Design thinking is gaining popularity among managers as a means to spurring creativity in innovation and problem solving. With design thinking, multidisciplinary teams work visually to see through the complexity of their project. Several Cutter Consortium authors have been exploring design thinking and how investing a meaningful amount of time and resources to thinking actively about the future, with transdisciplinary, collaborative teams based can help run an innovative organization.
According to Cutter Senior Consultant Edgar Barroso, in order to create new products and services, build startups, solve unexpected problems, and design projects, organizations need to think about the future in a transdisciplinary manner and come up with ideas that might be implemented three or five years from now, sometimes more. His advice: “regardless of the size of your company, you can take advantage of thinking about the future and act on transdisciplinary insights. You’ll learn how to engage with the foresight and transdisciplinary collaboration that leads to a greater understanding about the power data analysis, attitude, and commitment have in piloting your organization to lead, and not only follow, the next trends.”
Separating the Problem from the Solution
Caroline Heerema had in-depth conversations on the design thinking process with interviewees from two companies, as part of the research for her Cutter Consortium Executive Report, Creativity in a Formula? A Peek Behind the Curtains of Design Thinking in Business. In these interviews, she uncovered two core mechanisms — (1) exploring and defining the problem and (2) developing solutions to the problem. Separating these activities that are key to achieving an effective process with a successful outcome:
- The team first puts extensive effort into understanding the problem, taking into account all its possible facets, the different users, and context. The aim of this part of the process is to arrive at a holistic understanding of the issue at hand, which can be channeled into a clear definition of the problem. While it may seem like a paradox, it is only when the full complexity of a situation is taken into account that it can be (re)framed in a concise and meaningful way. During this part of the process, it is highly counterproductive to already think in terms of possible solutions. After all, you cannot develop a really relevant solution if you do not yet understand the real core of the problem it should solve.
- It is only after the problem is defined that activities for developing a solution can be begin. Heerema states, “these typically include various rounds of ideation, prototyping, and testing of solutions.” By keeping the understanding of the problem as a frame of reference, a team can stay on track and on the same wavelength while venturing into the developing a myriad of ideas, new concepts, and concept elements. “Amidst these activities, it would be counterproductive if the team, or single members of a team, started questioning the framing of the problem or were to bring in ideas for solutions that address a different problem than the one defined. This punctures the team’s momentum and gets it out of sync.”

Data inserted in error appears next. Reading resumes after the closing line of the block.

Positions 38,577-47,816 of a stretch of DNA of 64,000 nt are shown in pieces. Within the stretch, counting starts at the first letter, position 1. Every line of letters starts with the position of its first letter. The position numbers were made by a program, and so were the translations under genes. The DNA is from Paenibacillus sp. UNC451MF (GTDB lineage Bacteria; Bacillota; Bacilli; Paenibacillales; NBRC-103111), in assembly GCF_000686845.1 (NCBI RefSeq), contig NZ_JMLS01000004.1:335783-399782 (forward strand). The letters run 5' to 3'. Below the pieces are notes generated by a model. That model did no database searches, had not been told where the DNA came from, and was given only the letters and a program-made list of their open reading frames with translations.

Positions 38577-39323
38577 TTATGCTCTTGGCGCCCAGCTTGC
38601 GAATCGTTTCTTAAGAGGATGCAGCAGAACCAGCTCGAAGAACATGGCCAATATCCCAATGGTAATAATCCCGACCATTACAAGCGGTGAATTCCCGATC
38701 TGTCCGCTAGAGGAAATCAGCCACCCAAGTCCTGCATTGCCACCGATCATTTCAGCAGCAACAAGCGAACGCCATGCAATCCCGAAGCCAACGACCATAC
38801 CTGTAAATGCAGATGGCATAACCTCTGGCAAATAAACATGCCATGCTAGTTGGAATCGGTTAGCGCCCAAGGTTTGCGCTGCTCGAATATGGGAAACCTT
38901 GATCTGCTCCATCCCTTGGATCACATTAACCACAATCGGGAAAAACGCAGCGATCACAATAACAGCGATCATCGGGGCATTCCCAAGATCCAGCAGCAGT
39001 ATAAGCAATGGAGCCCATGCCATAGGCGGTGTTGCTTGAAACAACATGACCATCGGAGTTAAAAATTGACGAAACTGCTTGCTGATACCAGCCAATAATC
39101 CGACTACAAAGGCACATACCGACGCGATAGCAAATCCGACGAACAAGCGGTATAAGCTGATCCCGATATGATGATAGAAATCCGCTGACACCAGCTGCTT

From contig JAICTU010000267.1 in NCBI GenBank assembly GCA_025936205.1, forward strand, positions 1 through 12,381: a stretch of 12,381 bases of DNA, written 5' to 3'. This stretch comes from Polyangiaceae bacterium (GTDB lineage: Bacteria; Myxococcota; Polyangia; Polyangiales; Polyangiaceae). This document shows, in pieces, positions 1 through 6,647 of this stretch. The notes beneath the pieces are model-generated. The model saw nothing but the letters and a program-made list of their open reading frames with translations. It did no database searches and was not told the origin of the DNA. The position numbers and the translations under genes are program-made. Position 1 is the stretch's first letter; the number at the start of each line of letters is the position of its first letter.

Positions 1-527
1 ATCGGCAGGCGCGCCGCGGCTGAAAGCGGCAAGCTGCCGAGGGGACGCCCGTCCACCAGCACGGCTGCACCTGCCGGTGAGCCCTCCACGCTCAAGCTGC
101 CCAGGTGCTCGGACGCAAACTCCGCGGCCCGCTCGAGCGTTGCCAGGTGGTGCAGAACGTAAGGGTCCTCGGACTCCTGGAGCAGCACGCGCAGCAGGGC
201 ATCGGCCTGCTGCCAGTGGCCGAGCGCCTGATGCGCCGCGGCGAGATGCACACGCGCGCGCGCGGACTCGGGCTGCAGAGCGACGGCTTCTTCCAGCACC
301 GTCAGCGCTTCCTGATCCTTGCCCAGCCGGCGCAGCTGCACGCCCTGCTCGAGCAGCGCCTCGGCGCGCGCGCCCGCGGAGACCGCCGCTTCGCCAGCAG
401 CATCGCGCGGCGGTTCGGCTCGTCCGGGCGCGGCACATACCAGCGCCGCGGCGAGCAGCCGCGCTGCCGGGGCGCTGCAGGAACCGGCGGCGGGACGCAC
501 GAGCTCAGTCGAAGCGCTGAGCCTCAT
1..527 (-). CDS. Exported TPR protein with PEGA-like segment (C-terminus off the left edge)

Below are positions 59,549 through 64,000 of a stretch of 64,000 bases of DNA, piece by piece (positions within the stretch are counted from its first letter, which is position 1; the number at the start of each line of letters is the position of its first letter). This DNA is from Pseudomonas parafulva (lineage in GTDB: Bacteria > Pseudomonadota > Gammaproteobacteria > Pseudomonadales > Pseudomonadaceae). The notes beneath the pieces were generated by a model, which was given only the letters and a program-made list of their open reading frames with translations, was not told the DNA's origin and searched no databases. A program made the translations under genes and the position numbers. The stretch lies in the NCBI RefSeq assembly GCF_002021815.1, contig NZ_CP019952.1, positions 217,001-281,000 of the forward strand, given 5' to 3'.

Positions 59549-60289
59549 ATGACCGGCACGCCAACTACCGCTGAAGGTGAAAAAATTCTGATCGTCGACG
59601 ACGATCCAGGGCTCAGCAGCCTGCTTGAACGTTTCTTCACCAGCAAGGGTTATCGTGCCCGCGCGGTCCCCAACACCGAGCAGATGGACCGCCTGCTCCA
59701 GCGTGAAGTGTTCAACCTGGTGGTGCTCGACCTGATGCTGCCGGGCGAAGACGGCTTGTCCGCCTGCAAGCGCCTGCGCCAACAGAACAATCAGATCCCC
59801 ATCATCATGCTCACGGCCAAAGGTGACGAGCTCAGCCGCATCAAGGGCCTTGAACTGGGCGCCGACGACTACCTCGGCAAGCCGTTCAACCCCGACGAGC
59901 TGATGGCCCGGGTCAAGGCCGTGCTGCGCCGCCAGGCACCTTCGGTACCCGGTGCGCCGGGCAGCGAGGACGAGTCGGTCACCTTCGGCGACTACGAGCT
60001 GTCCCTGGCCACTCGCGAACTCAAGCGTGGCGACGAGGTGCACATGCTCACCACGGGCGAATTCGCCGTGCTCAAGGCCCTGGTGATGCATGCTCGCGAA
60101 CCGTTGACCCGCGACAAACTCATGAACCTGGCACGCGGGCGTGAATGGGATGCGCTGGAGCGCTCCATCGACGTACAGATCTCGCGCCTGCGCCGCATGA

Heerema cautions that switching between these activities “must always be a conscious decision and not something that the team or individual team members do arbitrarily.
Design Thinking in Agile
In the Cutter Consortium Advisor, Implementing Design Thinking in Agile, Bhardwaj Velamakanni presents an overview of improving Agile techniques and practices by using design thinking and describes three techniques from design thinking methodologies that tend to yield benefits to Agile practitioners:
- Personas and Empathy Map to Support Epics and Stories. Building these personas goes a long way to helping teams in user role modeling and understanding the intrinsic details that are otherwise likely to be missed.
- Applying Design Thinking to Post-Retrospective Improvements. The emphasis on “thinking outside the box from end to end” will help team members keep the big picture in mind as they implement and optimize the action items.
- Using a Design Thinking Tool for Distributed Agile Teams. Tele-Boards, though originally intended to help the design thinking teams, would come in handy for the distributed Agile teams by facilitating team collaboration with peers and stakeholders alike.
Learn More About Design Thinking:
Cutter Research: Cutter clients can watch Edgar Barosso’s on-demand webinar, Transdisciplinary Innovation: Finding Solutions Where You Never Looked Before to discover how you can take advantage of thinking about the future and act on transdisciplinary insights.
Read Creativity in a Formula? A Peek Behind the Curtains of Design Thinking in Business for an introduction to the method itself, two cases and their design thinking practice, and a framework of findings with an explanation of the different concepts of the framework and their interconnections through examples from the cases.
Get more detail on three techniques from design thinking methodologies that tend to yield benefits to Agile practitioners in Implementing Design Thinking in Agile.
Bootcamp: Get your team immersed in the challenges and opportunities digital transformation presents at the Cutter Digital Transformation & Innovation Bootcamp, Oct 25-27. They’ll return with new ideas and strategies that have been vetted by other smart business leaders.